Palestinian youths inspect destruction at a mosque
Gaza City - AFP
At least 17 people were killed in an Israeli strike on a packed Gaza market Wednesday in a deadly raid that came as Israel was observing a four-hour humanitarian lull.
Thick black smoke billowed over the site in the war-torn Shejaiya neighbourhood as at least five ambulances raced to the scene where bodies lay strewn on the ground, an AFP correspondent said.
A bloodied, limp lifeless body lay in a pool of petrol and mud, his head crushed, one of at least 17 people who were killed. At least another 200 were wounded, medics said.
It was supposed to have been a rare pause for Gaza's battered population of 1.8 million to go out in safety to stock up on goods, and for medics to evacuate the dead and wounded.
Instead, there was further bloody mayhem with more than 30 people killed across Gaza in the first three hours of the lull alone, sending the death toll from 23 days of unrelenting Israeli attacks soaring to 1,336.
Israel had said its truce, which began at 1200 GMT, would not apply in places were troops were "currently operating," hours after the army made what it called a "significant advance" into the narrow coastal strip.
Hamas denounced the four-hour lull as a publicity stunt, saying it had "no value".
The strike on the market came hours after Israeli tank shells slammed into a UN school sheltering some 3,300 homeless Gazans, killing 16 and drawing a furious response from the United Nations.
"This morning a UN school sheltering thousands of Palestinian families suffered a reprehensible attack," UN chief Ban Ki-moon said on a visit to Costa Rica.
"It is unjustifiable, and demands accountability and justice."
The attack was also denounced by the White House in a carefully-worded statement which avoided mentioning Israel.
"The United States condemns the shelling of a UNRWA school in Gaza, which reportedly killed and injured innocent Palestinians, including children, and UN humanitarian workers," a statement said.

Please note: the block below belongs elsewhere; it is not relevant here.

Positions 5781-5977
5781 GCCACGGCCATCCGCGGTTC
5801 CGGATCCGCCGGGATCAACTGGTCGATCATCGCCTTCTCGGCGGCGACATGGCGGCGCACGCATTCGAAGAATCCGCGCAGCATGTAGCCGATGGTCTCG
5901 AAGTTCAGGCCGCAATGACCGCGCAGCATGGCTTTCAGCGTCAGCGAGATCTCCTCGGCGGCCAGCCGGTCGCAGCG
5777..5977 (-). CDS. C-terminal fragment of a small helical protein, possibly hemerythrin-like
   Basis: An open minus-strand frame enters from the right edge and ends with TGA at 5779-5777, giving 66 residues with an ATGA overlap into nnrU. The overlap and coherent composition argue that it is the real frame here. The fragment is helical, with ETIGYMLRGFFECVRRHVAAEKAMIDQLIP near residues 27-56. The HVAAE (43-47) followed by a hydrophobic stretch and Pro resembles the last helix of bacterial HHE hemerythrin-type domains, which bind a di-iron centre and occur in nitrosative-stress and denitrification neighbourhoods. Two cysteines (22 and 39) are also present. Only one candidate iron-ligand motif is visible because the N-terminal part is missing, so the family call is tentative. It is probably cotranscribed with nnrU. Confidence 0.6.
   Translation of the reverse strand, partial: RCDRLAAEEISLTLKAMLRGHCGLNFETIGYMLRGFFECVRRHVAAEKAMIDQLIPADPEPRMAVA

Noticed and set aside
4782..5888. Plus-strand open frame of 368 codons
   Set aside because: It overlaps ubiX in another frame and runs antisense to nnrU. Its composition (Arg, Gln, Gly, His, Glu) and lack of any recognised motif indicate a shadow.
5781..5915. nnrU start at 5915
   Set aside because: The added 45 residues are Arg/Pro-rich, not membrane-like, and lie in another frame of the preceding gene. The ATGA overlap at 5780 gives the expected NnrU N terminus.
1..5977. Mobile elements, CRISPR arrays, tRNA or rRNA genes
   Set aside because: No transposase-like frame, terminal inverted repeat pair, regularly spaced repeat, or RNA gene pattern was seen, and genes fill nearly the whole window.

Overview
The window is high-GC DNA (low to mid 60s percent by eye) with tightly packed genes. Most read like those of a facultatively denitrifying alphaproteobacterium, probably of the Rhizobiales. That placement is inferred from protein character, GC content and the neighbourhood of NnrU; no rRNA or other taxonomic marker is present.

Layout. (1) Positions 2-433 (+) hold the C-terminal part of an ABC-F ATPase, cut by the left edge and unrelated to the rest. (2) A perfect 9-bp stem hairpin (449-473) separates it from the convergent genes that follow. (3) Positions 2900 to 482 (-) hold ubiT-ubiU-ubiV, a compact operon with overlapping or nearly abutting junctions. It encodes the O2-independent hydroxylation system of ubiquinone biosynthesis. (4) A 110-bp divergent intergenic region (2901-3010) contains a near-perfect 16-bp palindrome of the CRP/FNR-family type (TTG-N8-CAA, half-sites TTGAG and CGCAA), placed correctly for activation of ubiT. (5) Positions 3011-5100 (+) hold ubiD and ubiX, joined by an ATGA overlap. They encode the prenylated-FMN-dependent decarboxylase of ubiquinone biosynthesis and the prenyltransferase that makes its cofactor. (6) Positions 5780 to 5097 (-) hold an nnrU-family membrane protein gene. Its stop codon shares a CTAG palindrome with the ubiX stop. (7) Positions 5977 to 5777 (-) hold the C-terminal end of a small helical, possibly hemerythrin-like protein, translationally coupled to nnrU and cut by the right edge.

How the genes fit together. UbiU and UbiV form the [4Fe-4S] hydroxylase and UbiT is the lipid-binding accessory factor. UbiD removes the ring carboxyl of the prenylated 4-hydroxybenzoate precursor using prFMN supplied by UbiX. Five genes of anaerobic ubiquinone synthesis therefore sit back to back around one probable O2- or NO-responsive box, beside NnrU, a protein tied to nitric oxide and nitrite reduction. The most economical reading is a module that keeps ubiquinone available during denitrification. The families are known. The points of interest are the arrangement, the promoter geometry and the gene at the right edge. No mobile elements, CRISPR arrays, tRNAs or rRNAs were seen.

- 'End the carnage' -
"They're bombing houses, homes, schools -- there's no protection," said Moin al-Athamna, one of those who had been staying at the school when the attack occurred.
Inside one classroom, two young men wearing Palestinian boy scout scarves were engaged in the grisly task of collecting body parts. Their ungloved hands were stained with blood as they picked up chunks of flesh and put them into thin plastic bags.
"They were all kids in there, young people," said Hisham al-Masri. "Why would they do this? Where can people go?"
It was the second time in a week that a school run by the UN agency for Palestinian refugees had been hit, prompting a blistering attack on Israel by UNRWA Commissioner General Pierre Krahenbuhl.
"I condemn in the strongest possible terms this serious violation of international law by Israeli forces," he said, indicating the school's location in the Jabaliya camp had been communicated to the Israeli army 17 times.
"No words to adequately express my anger and indignation," he wrote on his official Twitter account, describing it as "intolerable."
Israeli tank shelling and air strikes killed 106 Palestinians and wounded hundreds more on Wednesday, medics said, hiking the overall toll to 1,336.
And in Israel, the army said three troops had been killed in Gaza, raising the overall number of soldiers killed to 56 since the operation began on July 8.
Situated on the Mediterranean coast, flanking Israel and Egypt, the Gaza Strip is home to 1.8 million Palestinians who live in an area of just 362 square kilometres (140 square miles).
It is one of the most densely populated areas in the world, a fact that was not lost on the influential British band Massive Attack.
"This bombardment of an area that is one of the most densely populated on earth, where civilians aren't allowed to leave, is just beyond belief," frontman Robert Del Naja told AFP in Lebanon where he dedicated the band's Middle East gig to the children of Gaza.
"In order to protect yourself, do you really want to massacre another people?" he asked in a question directed at Israel.
- Israeli team in Cairo -
But there appeared to be no Israeli appetite for a truce, despite an hours-long meeting of the security cabinet, with a senior official telling Haaretz newspaper that the Jewish state wasn't even close to a ceasefire.
"When a cease-fire proposal that answers Israel's important needs is laid on the table, it will be considered," he said, warning the military operation would expand.
"The operation continues and the IDF (army) will expand its attacks against Hamas and the rest of the terror organisations."
Despite the rhetoric, a two-member Israeli delegation arrived in Cairo late on Wednesday to discuss a possible ceasefire with Egyptian officials, an official at the airport told AFP, saying they were expected to leave after several hours.
An Israeli official also confirmed a defence ministry team had left for the Egyptian capital, without giving further details.
Cairo, a key mediator in previous truce negotiations between Israel and Hamas, was also expected to host a Palestinian delegation later this week.